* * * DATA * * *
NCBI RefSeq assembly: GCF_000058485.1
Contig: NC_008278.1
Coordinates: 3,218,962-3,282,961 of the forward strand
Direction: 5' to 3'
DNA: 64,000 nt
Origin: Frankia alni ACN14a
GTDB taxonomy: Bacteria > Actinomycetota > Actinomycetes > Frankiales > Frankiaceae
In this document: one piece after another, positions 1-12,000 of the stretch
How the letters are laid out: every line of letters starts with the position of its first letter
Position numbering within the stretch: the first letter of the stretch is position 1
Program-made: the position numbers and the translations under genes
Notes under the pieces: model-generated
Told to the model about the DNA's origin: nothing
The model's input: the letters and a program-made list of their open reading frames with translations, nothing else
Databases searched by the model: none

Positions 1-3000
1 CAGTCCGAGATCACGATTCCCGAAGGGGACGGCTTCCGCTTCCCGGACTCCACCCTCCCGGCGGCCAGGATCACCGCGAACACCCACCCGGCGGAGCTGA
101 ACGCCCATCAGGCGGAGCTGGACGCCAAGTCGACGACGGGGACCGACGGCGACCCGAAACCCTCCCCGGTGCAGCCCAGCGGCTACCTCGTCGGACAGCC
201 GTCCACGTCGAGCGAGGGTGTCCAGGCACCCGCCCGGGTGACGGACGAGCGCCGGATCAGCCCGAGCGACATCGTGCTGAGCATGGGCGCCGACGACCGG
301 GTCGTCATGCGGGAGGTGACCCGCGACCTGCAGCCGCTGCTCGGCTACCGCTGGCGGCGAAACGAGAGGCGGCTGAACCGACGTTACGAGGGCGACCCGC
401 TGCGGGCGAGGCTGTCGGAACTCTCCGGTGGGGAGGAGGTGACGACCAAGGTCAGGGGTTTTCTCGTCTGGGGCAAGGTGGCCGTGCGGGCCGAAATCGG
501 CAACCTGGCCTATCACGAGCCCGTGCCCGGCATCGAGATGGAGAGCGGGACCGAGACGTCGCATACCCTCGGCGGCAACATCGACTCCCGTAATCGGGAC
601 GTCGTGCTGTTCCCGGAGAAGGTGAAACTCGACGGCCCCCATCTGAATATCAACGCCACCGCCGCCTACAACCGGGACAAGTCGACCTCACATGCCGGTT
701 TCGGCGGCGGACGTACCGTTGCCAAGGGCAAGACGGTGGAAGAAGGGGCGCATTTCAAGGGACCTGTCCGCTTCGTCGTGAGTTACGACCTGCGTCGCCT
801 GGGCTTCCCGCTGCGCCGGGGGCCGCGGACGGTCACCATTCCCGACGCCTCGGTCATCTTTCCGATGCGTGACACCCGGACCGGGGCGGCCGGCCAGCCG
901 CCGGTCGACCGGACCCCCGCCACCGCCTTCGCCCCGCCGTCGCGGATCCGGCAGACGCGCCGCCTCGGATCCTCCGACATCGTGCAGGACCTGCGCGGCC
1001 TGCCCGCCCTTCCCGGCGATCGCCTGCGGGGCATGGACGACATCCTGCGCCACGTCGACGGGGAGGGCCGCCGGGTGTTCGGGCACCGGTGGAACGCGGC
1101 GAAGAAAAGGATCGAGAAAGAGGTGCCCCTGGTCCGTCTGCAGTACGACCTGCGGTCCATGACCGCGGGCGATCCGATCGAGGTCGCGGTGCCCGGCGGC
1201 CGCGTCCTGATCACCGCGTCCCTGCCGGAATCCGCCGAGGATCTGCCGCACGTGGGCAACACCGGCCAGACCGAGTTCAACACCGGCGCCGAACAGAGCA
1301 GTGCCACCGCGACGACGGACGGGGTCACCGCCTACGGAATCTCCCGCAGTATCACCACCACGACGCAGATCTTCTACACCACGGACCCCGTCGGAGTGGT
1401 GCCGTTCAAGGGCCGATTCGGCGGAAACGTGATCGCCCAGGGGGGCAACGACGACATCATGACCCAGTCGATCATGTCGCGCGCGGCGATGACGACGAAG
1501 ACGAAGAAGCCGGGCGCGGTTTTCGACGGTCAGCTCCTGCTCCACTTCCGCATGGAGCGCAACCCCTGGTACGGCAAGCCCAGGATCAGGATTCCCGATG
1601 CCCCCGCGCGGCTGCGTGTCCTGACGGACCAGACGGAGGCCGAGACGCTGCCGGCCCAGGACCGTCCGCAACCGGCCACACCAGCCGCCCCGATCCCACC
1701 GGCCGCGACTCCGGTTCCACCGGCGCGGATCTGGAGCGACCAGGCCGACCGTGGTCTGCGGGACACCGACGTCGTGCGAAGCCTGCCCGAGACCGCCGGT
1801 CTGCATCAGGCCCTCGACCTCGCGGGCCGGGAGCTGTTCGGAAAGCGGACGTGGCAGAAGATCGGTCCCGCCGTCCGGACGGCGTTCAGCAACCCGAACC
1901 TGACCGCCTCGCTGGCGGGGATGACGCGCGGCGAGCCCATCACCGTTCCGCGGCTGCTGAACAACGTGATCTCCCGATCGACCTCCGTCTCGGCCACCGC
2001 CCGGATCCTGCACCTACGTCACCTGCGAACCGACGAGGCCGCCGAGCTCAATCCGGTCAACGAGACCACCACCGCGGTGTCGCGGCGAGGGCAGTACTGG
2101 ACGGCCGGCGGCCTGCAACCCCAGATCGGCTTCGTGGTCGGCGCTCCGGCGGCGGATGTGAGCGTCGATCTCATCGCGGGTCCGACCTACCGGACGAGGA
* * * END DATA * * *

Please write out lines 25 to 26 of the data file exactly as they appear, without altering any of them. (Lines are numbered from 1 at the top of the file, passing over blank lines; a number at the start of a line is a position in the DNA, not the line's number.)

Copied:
801 GGGCTTCCCGCTGCGCCGGGGGCCGCGGACGGTCACCATTCCCGACGCCTCGGTCATCTTTCCGATGCGTGACACCCGGACCGGGGCGGCCGGCCAGCCG
901 CCGGTCGACCGGACCCCCGCCACCGCCTTCGCCCCGCCGTCGCGGATCCGGCAGACGCGCCGCCTCGGATCCTCCGACATCGTGCAGGACCTGCGCGGCC